Mdm2-dependent ubiquitination and degradation of the insulin-like growth factor 1 receptor.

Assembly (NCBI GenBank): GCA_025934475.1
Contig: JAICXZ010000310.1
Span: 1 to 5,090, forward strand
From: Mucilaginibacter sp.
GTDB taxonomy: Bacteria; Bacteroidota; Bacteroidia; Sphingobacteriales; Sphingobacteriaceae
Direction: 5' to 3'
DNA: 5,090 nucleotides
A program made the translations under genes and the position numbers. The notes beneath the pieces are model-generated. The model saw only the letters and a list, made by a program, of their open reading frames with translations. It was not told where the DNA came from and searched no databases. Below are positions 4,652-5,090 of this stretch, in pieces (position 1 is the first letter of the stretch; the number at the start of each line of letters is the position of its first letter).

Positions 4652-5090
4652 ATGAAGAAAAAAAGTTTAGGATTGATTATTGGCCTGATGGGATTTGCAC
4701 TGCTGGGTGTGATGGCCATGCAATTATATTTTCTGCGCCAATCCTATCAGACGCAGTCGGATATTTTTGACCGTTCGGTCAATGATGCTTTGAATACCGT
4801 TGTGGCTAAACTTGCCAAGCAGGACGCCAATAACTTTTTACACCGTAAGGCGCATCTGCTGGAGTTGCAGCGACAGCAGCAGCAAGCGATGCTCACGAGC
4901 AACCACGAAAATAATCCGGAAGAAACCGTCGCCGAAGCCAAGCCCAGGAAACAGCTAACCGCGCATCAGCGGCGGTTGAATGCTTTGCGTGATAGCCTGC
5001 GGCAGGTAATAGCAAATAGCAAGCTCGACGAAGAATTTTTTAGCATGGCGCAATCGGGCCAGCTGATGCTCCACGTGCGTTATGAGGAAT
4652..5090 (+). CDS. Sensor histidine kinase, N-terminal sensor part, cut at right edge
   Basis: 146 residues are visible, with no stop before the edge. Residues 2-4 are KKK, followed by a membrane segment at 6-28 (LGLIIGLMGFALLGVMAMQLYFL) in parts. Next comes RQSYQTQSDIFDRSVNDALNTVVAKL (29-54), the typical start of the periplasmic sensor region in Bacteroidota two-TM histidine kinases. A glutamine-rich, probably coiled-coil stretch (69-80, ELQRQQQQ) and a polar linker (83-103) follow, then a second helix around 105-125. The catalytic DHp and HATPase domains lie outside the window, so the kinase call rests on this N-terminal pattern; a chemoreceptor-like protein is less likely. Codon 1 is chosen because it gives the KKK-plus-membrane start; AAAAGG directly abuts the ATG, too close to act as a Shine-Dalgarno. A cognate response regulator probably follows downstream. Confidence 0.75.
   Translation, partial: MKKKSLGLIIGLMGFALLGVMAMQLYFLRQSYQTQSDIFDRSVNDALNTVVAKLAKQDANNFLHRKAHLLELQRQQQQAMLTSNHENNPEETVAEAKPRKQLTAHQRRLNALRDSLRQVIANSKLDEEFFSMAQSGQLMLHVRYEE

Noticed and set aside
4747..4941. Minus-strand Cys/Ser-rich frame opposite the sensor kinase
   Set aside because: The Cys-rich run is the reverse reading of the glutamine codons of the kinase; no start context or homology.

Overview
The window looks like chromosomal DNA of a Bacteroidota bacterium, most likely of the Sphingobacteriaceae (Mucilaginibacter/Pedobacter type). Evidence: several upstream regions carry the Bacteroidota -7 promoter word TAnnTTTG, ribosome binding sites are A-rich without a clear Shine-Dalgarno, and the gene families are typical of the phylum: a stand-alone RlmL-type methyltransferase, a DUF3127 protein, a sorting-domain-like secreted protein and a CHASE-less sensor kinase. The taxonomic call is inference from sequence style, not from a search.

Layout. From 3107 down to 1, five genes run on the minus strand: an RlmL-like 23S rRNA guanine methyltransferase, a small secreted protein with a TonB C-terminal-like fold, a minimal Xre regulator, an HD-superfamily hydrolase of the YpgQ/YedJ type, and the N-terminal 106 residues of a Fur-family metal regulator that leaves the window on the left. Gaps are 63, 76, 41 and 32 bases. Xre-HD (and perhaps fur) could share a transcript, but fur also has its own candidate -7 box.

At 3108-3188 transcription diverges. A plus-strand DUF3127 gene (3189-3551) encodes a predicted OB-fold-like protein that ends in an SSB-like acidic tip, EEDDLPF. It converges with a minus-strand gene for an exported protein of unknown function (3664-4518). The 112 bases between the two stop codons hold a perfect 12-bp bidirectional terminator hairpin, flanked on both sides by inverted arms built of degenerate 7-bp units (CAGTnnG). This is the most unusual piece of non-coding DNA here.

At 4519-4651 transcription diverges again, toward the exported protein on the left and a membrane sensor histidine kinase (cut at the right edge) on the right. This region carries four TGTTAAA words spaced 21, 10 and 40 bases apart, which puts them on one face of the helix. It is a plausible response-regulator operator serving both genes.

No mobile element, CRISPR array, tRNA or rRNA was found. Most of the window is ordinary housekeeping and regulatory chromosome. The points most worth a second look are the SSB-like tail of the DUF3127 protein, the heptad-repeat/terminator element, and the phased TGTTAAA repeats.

Recently, p53 was demonstrated to affect the expression of the insulin-like growth factor 1 receptor (IGF-1R), a receptor tyrosine kinase that plays a crucial role in growth and survival of cancer cells. However, the underlying mechanisms for interaction between p53 and IGF-1R are still not fully understood. One of the challenging questions remaining to be answered is why the wild-type p53, which per se represses the transcription of the IGF-1R gene, in overexpressed form is necessary for a high IGF-1R expression. In this study, we show that inhibition of p53 causes ubiquitination and down-regulation, through increased degradation, of the IGF-1R in human malignant melanoma cells. This effect, which was independent of the p53 status (i.e., wild type or mutated), was prevented if Mdm2 was coinhibited. Similar results were obtained in UV-irradiated human melanocytes (harboring wild-type p53), in which level of the IGF-1R increased after up-regulation of p53. Interestingly, the basal ubiquitination of the IGF-1R in untreated cells also depended on Mdm2. We could prove that Mdm2 physically associates with IGF-1R and that Mdm2 causes IGF-1R ubiquitination in an in vitro assay. Taken together our data provide evidence that Mdm2 serves as a ligase in ubiquitination of the IGF-1R and thereby causes its degradation by the proteasome system. Consequently, by sequestering Mdm2 in the cell nuclei, the level of p53 may indirectly influence the expression of IGF-1R. This role of Mdm2 and p53 represents an unexpected mechanism for the regulation of IGF-1R and cell growth.